In response to the Radical Uncertainty Webinar, Rachel created a piece of audio. Please see Rachel’s written response below the audio file.
In the introduction to Arts of Living on a Damaged Planet, the authors suggest that “Perhaps counterintuitively, slowing down to listen to the world – empirically and imaginatively at the same time – seems our only hope in a moment of crisis and urgency”.1 This reflects the smaller, more personal moments that seemed to stand out the most to me throughout the discussion at the ‘Radical Uncertainty: Design Beyond Solutionism’ event. I have found myself especially intrigued by the essence of the space between. As a result, a few questions arose:
How do I portray slowness in urgency? How do we find stillness in chaos? How can I represent both states as a blurred amalgamation that is both jarring and of comfort, all at once?
Circling between the familiar and sustained notes of C and F, exploring harmonies that both blend and jar the ear, the purpose of this audio response is to not entirely know what is happening. The transitions are disjointed, not equally blended one into the next. Timings are slightly off – new elements do not appear when one might traditionally expect. Spoken words are scattered, some words are occasionally audible but mostly a chaotic reverberation – a cacophony of voices. The audio as a whole is unclear, a challenge to our clinically trained modern ears. The dynamics follow a triangle shape, almost as an inhale and an exhale amidst the chaos and urgency. It is within this breath cycle that we “stay with the trouble”,2 to borrow from Haraway – that we stay with the uncertainty. The intention is to feel a gradual increase and subsequent unraveling of the audible chaos, without being entirely sure where it began and where it ends. I think this is best reflected by Claudia’s comment at the event that “at some point you are one, but you don’t remain one – there is always this kind of falling out again and then seeing again”.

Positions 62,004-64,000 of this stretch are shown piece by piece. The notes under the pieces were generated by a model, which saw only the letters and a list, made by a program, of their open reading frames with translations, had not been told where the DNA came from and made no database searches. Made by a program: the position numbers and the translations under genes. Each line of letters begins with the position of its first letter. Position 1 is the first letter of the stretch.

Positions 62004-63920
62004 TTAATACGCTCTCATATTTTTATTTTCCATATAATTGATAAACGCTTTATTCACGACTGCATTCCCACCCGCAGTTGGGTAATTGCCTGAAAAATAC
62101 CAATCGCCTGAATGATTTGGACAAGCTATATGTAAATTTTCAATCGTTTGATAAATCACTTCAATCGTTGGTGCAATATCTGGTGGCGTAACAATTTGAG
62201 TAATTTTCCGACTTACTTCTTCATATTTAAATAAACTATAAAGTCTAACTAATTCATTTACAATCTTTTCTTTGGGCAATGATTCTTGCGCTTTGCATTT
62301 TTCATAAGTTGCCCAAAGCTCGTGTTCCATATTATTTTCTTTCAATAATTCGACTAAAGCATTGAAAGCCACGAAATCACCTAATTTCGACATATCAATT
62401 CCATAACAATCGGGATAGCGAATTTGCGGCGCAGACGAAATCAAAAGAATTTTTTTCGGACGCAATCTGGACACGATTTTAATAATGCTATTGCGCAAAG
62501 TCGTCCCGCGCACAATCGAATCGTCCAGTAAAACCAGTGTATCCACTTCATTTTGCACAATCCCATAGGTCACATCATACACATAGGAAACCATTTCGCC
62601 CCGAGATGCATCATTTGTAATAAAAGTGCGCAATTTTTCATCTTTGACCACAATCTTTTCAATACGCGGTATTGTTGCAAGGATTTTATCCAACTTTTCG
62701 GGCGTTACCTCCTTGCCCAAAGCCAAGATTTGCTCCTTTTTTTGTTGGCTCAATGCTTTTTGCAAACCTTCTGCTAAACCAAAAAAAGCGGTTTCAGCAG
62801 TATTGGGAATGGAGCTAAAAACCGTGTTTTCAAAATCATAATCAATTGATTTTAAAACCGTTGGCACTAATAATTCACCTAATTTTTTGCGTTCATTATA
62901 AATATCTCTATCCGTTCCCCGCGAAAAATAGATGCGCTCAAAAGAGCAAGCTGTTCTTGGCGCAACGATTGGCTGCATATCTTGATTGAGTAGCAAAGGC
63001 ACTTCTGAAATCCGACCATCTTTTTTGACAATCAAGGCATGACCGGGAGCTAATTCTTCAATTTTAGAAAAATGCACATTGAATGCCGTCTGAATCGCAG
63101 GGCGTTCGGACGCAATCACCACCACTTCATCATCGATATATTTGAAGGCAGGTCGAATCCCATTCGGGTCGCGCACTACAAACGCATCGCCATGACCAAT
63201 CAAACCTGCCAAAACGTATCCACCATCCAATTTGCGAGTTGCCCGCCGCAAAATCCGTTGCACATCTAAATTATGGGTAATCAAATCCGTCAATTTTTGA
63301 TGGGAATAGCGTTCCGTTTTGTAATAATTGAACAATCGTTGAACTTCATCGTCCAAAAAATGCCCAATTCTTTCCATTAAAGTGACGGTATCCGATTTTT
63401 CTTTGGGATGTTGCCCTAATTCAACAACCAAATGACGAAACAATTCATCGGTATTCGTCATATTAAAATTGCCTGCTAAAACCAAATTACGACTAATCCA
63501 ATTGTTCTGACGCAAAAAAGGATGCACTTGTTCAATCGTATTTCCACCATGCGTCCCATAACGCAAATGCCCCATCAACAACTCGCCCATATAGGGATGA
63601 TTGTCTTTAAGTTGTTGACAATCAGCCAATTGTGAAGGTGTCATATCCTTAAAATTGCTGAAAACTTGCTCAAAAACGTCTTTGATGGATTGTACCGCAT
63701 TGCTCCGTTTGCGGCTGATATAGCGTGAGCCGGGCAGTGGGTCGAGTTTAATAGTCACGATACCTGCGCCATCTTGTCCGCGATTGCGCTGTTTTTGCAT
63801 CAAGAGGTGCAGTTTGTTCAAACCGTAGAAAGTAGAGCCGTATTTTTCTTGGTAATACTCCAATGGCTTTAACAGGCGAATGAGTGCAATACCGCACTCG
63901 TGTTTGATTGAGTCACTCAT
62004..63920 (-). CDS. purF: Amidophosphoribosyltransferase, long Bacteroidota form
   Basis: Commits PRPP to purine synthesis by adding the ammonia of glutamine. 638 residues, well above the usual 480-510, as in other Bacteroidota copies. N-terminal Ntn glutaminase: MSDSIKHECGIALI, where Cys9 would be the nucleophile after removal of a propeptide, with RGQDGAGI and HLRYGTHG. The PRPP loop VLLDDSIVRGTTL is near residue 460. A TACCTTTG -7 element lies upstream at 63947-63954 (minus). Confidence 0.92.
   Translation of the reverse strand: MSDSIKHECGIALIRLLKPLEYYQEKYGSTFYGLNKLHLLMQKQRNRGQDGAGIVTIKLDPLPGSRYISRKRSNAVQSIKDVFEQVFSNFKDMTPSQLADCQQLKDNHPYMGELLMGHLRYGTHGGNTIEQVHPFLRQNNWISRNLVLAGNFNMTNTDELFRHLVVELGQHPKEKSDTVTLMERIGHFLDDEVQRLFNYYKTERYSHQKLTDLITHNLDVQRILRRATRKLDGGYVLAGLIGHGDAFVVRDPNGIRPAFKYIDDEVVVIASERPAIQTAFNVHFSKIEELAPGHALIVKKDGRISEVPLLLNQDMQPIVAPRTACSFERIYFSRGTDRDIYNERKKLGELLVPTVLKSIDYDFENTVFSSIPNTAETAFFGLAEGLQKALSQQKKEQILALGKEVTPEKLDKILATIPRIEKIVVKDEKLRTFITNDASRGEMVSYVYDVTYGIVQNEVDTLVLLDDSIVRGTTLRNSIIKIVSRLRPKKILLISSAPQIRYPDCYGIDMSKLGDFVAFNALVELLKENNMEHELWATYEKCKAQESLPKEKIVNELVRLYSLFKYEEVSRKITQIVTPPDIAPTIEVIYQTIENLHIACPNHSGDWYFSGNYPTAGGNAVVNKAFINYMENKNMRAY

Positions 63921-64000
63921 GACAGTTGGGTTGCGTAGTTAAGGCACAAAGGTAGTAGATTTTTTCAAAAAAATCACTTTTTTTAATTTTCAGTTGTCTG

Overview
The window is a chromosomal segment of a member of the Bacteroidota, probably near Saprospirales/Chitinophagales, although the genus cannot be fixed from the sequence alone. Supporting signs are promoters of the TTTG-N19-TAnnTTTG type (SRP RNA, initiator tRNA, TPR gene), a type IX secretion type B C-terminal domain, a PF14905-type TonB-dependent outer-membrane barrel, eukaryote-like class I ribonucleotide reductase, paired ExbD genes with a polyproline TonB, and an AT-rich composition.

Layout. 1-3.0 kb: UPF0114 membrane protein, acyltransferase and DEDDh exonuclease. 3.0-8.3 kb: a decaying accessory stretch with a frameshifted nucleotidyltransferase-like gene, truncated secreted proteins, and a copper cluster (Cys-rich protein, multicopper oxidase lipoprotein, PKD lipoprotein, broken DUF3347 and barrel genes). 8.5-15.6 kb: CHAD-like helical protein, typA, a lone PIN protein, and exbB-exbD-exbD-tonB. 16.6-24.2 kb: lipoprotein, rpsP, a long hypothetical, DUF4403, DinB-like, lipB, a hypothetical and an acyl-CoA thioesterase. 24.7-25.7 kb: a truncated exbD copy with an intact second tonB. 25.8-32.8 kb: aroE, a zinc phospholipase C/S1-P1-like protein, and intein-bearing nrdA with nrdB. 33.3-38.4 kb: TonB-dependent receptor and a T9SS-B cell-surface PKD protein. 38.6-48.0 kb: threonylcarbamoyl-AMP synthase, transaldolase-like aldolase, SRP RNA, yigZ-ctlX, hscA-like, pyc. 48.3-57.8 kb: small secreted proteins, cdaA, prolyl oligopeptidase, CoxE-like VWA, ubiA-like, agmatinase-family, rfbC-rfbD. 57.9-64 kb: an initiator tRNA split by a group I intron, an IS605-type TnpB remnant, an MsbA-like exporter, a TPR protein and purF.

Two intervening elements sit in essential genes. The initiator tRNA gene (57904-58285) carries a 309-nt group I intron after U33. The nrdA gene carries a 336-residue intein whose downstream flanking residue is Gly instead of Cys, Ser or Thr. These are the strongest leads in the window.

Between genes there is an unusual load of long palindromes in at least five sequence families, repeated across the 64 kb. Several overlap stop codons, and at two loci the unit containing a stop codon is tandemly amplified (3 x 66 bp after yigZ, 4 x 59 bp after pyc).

1 Anna Tsing et al, Arts of Living on a Damaged Planet: Ghosts and Monsters of the Anthropocene, (Minneapolis: University of Minnesota Press, 2017), 8.
2 Donna J. Haraway, Staying with the Trouble: Making Kin in the Chthulucene, (North Carolina, United States: Duke University Press, 2016), 20.
3 Claudia Westermann, “Radical Uncertainty: Design Beyond Solutionism” (University of Brighton, July 23, 2021).
Rachel’s work operates across disciplines, primarily focused at the intersections of sound studies, speculative design and sustainability discourses. She is currently studying MA Sustainable Design at the University of Brighton.